There is an "official" textbook for this course. As of Fall 2015, this was
__Elementary Statistics__ by
Navidi/Monk, published by MCG CUSTOM.
The ISBN for the book is 9780077762841, and this is the 13^{th} Edition.
In the WCC bookstore this should cost about $85.75 - $114.30.
This is actually quite a good book. It covers all of our topics and does so in
a fairly straight forward manner.
In addition, the book contains helpful guides on how to do the
statistical computations using a TI-83/84 calculator, or using Excel, or using Minitab.
You might note that the book does not cover using the R language to do
statistical work.

The previous textbook is just a modified version of
__Elementary Statistics__ by
Navidi/Monk, published by MCG CUSTOM.
The ISBN for the book is 0077762843, and this is the 1^{st} Edition.
You could look for this on-line or at other bookstores.

An alternative textbook is
__OpenIntro Statistics__, the 3^{rd} Edition, available on-line, at no cost,
at
https://www.openintro.org/stat/textbook.php?stat_book=os. This book (site) has almost no
coverage for **descriptive** statistics, but it does a good job of presenting
**inferential** statistics.

Another alternative text is Applied Statistics, also available on-line at no cost. [Note that the process for getting this book includes you identifying your email, your area of interest/study, and the university you are attending. Washtenaw Community College is not in that list, but there is no harm in selecting the name of the university that you want to attend after WCC.] This book does cover probability, descriptive, and inferential statistics.

Finally, there is the no cost approach of just using my web pages which will present all of the material needed for the course.

The advantage of the computers has always been that they can hold large amounts of data, they can get that data by automated means, and they can process that data in almost no time. Any real statistical work is done on computers.

- Kinds of computers: Computers are everywhere today.
There is a computer in your phone, in
your car, in your sewing machine, in many of your appliances,
in your calculator, in your tablets,
and of course in your notebook, laptop, and desktop devices called computers.
In addition, computers act as the servers that hold web pages on the internet,
servers to run email accounts, servers to handle instant messaging and video conferencing,
servers to handle electronic banking and
online purchasing, servers to do web processing for our
various popular search engines, and virtually all of the other
automatic processing that we have grown to just assume
will always take care of us.
Our particular desire is to use the computer to do statistical computations. For this we will use a general purpose computer, usually a PC or a Mac, running some sort of statistical program. That computer needs to be able to allow for data input (often directly from the web, but also from data entry via a keyboard or data entry via a USB drive). The computer will also need to run the R language. In general, desktop, laptop, and notebook computers fit this need, whereas tablets do not.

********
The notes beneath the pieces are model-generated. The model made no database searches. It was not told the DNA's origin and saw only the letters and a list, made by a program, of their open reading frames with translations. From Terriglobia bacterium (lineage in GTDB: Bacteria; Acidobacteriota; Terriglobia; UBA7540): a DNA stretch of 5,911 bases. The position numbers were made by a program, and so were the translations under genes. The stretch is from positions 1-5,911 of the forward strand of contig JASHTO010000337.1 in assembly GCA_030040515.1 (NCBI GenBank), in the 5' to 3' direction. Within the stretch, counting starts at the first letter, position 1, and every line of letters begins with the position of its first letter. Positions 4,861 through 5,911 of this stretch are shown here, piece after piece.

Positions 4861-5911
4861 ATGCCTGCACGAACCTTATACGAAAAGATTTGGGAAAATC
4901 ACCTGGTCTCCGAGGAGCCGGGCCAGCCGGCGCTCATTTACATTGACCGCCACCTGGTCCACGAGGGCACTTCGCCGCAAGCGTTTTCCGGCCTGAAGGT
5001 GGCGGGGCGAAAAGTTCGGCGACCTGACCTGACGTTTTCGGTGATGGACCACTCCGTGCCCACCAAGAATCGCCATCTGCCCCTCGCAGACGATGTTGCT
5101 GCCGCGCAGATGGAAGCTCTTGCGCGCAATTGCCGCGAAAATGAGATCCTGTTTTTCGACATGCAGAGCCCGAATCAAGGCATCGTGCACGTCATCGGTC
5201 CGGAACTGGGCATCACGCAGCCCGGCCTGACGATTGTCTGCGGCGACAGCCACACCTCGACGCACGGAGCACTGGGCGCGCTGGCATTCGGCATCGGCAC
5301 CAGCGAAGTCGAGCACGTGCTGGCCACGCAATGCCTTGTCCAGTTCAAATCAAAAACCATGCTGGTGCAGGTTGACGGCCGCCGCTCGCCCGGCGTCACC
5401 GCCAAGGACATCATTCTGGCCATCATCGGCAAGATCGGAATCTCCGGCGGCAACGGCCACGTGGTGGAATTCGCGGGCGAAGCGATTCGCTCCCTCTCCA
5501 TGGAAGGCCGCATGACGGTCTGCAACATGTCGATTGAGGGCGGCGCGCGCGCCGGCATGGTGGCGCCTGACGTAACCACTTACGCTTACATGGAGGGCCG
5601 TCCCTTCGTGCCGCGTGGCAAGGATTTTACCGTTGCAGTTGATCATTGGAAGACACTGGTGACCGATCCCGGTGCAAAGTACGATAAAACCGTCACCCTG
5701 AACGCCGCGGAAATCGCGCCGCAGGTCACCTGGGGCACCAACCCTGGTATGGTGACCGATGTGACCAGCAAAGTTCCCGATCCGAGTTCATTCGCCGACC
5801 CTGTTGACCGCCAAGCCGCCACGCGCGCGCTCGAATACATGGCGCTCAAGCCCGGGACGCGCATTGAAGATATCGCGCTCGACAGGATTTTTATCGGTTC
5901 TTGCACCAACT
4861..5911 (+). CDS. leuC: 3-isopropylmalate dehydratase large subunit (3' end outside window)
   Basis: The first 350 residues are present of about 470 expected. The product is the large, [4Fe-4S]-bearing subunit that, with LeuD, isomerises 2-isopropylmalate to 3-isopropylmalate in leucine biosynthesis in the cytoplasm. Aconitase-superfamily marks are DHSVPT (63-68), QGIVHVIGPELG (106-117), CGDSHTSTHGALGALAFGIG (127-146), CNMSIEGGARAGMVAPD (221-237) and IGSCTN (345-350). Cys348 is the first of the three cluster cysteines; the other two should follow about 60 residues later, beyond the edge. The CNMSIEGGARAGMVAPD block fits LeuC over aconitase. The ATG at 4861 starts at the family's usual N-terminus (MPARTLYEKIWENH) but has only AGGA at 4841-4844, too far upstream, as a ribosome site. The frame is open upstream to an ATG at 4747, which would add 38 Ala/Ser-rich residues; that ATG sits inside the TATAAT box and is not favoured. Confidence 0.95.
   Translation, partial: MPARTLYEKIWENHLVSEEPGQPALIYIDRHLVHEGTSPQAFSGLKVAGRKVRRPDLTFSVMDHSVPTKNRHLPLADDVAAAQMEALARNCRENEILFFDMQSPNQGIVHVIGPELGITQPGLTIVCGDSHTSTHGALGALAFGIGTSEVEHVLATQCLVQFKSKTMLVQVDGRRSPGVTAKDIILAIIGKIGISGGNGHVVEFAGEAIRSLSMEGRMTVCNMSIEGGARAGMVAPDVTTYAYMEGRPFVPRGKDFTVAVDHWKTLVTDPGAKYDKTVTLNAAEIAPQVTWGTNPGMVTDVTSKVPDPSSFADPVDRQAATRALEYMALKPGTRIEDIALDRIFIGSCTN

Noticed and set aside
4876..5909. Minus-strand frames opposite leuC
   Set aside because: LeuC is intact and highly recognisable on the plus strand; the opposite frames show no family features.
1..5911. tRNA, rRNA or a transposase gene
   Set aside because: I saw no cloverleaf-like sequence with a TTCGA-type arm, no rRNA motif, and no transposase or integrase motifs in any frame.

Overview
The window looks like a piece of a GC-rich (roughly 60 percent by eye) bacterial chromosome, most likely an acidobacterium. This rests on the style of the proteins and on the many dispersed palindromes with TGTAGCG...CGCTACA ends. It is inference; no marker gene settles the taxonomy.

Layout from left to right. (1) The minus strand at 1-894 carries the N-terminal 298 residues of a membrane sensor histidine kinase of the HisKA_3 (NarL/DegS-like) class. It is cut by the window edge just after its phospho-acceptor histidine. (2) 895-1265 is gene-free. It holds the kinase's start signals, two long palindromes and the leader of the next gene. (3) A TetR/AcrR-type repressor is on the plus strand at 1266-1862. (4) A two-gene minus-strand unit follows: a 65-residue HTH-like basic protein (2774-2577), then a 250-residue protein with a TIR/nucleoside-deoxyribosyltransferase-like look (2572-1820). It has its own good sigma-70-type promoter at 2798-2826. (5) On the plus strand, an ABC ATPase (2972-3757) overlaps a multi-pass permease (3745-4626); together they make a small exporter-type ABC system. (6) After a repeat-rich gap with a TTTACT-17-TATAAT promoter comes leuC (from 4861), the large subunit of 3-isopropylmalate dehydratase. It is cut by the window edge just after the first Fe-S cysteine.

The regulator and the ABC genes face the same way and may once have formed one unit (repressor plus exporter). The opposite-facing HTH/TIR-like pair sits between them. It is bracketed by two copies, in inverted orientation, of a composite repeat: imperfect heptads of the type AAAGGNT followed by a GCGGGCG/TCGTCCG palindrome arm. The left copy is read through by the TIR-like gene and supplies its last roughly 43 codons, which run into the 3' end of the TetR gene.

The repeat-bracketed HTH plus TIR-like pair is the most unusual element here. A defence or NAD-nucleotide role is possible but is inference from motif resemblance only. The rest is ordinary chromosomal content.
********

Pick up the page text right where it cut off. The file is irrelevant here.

- Software: Programs that run on computers are referred to as software.
Our statistical software is designed to do statistical computations as well as
to interact with us to get and correctly interpret our commands.
The number of different versions of software, programs
which do statistical
computations, is large and growing.
Some of these (e.g., SPSS) are dedicated systems
that purport to provide you, the user, with every conceivable
statistical command that you will need. Others (e.g., Excel)
have added statistical processing
to some other functionality, thus giving their users the ability to
do some statistical processing in the midst of what is considered a
different task. And some, (e.g., R) provide access to statistical
processing
as part of a computer language. One additional note here: While we
can use R on a PC or on a Mac directly, there is yet another program,
RStudio, that is an IDE (Integrated Development Environment) for R
that we will use to help us use R. RStudio also runs on
both PC's and Mac's.
- Internet: The Internet provides all sorts of tools for everyone to use.
As noted above, all of the statistical tables that used to be provided in textbooks are
available on the Internet.
In addition, there are various sites that will do some statistical processing
for you. In general, those sites require you to have done some "preprocessing"
to get the values that are needed in those computations.
Another, interesting aspect of the Internet is that it now provides us with an incredible diversity and depth of data. Where we used to have to ask governmental units to prepare, record, and send to us data, those same agencies now post their data on the web, ready for us to access and use. For example, see http://www.ewashtenaw.org/government/boc/open-book/open-book for such things as all Washtenaw County credit card expenditures [Now updated to https://www.washtenaw.org/584/Open-Book.] And, just to give a small example, you might look at the EPA Air Quality site to see just a tiny fraction of the data from the federal govenment that has been provided for anyone to use.

©Roger M. Palay
Saline, MI 48176 September, 2015